Introduction to Haml For HTML Layouts for Newbs – Part 3: Markdown Syntax For Content

Introduction to Haml For HTML Layouts for Newbs – Part 3: Markdown Syntax For Content

Haml rocks for Layout, but what about content?

So obviously I really like Haml. Pretty sure that comes through in my writing. I’ve also stated that it is good for the layout/structure of your page, but what about the fluff of the page? You know, all the paraphraphs, lists and other crap the end user will actually read. Let me finally give you an example of why Haml is not the way to go for this.

#content
    %ul
        %li
            %a{:href=> "/index.html"} Home
        %li
            %a{:href=> "/services"} Services
        %li
            %a{:href=> "/about"} About


Keep in mind this is a very uncomplicated example, but I want you to note that each element has to be on its own line, which is a pain in the ass when dealing with content. There is a better way though, and that is where Markdown comes in (and use that link for reference later). Think of Markdown as a small syntax, within another syntax, used specifically to write plain text formatting and turn it into HTML. All you have to do is use Haml’s Markdown filter. How the hell do you do that? Easy, and I’m glad you were so thoughtful to ask. A simple colon, followed by the filter name. To write the same thing I wrote above using Markdown, you would write:

#content
    :markdown
        + [Home](/index.html)
        + [Services](/services)
        + [About](/about)

Much easier to read, wouldn’t you agree? If you want to see a really good example, go and check Chris Eppstein’s article and you will REALLY get the point. Which basically is that Haml isn’t really made for creating content because of how it must be written. Markdown though handles it very well. Seriously, check out that link and you will see what must be done to get a simple link within a paragraph tag.

Markdown’s basic syntax

Markdown isn’t going to pay attention to your indentation. It is better to give you a clear cut example though of the basics, because it is easier to see than to explain it.

#content
    :markdown
	#This is an h1 tag
	##This is an h2 tag
	###This is an h3 tag
 
	This is a paragraph
 
	<p class="highlight">You can also insert html</p>
 
	This is **strong**
 
	This is *italic*, and below is an image
        ![Alt text](/path/to/img.jpg)
 
        + List item
        + List item
        + List item

This will render in HTML as:

<div id='content'>
        <h1>This is an h1 tag</h1>
 
        <h2>This is an h2 tag</h2>
 
        <h3>This is an h3 tag</h3>
 
        <p>This is a paragraph</p>
 
        <p class="highlight">You can also insert html</p>
 
        <p>This is <strong>strong</strong></p>
 
        <p>This is <em>italic</em>, and below is an image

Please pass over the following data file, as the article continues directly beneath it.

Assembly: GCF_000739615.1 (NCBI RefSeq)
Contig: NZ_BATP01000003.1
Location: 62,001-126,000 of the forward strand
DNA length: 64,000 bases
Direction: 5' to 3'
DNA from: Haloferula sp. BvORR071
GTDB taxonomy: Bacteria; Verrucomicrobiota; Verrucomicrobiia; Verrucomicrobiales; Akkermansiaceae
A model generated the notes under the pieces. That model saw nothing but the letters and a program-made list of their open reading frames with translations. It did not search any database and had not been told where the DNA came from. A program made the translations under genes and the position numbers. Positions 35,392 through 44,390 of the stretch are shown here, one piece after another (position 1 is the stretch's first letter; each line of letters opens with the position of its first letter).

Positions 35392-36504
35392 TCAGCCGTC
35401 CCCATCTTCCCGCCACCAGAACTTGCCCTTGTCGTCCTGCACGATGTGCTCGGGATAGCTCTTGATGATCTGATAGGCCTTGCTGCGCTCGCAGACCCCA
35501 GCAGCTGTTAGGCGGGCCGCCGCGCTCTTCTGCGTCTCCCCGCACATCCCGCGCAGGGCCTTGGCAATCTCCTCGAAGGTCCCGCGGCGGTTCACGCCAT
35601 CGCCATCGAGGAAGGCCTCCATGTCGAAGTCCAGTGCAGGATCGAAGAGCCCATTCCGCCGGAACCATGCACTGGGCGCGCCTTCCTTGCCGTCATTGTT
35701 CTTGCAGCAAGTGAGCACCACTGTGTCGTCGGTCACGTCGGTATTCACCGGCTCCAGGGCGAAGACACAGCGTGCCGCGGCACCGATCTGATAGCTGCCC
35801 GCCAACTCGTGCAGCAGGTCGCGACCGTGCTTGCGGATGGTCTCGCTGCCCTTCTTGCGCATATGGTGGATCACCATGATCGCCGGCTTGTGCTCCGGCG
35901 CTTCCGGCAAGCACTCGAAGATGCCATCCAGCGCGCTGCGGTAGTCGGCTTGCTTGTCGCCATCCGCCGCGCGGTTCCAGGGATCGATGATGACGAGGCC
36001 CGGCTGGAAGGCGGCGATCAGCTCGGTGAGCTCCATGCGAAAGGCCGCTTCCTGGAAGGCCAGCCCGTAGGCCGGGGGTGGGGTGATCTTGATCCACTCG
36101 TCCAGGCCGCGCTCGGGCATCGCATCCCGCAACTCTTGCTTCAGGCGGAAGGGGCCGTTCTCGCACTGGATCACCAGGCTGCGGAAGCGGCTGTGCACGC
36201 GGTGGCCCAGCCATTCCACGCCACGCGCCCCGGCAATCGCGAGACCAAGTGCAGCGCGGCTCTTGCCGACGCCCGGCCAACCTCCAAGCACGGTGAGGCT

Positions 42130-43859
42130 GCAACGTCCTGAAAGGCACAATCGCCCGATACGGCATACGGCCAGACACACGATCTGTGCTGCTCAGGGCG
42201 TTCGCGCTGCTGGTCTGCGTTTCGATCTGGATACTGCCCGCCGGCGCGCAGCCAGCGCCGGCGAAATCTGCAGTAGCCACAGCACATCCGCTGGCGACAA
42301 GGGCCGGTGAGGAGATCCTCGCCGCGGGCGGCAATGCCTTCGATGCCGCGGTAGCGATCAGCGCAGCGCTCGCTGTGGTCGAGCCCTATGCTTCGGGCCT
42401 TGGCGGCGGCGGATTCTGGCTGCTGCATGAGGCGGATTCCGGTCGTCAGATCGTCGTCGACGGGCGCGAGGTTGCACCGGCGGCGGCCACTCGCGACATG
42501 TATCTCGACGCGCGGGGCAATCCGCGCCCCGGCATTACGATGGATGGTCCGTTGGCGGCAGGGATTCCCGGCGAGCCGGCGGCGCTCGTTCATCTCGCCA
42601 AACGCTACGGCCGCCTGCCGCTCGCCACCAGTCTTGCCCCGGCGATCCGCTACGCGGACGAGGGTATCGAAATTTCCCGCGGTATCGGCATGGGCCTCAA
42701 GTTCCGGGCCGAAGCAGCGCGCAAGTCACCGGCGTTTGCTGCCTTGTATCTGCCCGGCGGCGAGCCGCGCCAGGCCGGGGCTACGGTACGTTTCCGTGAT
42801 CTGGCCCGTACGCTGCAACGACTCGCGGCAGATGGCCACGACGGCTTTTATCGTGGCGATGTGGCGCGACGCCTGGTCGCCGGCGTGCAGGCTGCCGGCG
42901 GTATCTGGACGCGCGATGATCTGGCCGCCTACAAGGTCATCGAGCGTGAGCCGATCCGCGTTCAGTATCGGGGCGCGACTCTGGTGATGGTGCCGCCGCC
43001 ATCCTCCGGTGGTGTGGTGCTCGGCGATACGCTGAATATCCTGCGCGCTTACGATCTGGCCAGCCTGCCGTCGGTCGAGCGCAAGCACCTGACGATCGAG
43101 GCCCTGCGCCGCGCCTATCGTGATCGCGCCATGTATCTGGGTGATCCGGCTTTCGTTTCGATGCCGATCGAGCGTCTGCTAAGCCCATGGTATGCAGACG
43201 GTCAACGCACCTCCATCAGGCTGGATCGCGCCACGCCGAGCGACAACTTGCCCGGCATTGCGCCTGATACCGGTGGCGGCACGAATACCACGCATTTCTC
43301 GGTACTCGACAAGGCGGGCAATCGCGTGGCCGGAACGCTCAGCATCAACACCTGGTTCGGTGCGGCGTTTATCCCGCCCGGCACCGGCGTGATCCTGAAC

<img src="/path/to/img.jpg" alt="Alt text" /></p>  
 
        <ul>
        <li>List item</li>
        <li>List item</li>
        <li>List item</li>
        </ul>
</div>

There are some things to note, as there always are when using something like this. First, as you can see in the Haml part, you are free to inject HTML within the Markdown filter. Yep, that’s right! Second, there are multiple ways to do certain things, such as the header tags which you can see marked with the ‘#’ in front of them. Here are two ways to do ‘h1′ and ‘h2′ tags in Markdown:

#This is an h1 tag in Markdown
 
This is also an h1 tag
================
 
##This is an h2 tag in Markdown
 
This is also an h2 tag
--------------------

Any number of equal signs or dashes will work underneath the headings, but the cool part is that there are different options to write the same thing. Bold and italic also have different options, but for my main example I used the ones I preferred. The heading tags just seem easier to remember if I use the correct number of ‘#’ in front of them. If you want to see all of the syntax used in Markdown, go to the site that I linked to above.

Wait, so I have to learn TWO different kinds of syntax?

Oh GOD with your complaining. No, feel free to use Haml for the content of your site. See if I give a crap. I guarantee after about five minutes you will be fed up. Also, it’s not like you are learning a coding language. Haml basics take about 20 minutes or less to learn, and once you have written some basic content in Markdown, you will understand it without much need to go look something up. It is that easy.

I can’t explain in words how fun it is to write a page out using Haml. You have to go and do it yourself to really get it. Once you do though, I’ll bet you will see how much better it is to write your layout in Haml. Using Markdown to write the content makes it even easier. Not only will you actually enjoy it, you will see how clean your web page can really be. Feel free to leave a comment thanking me after showing you the light.

Now go and do it!

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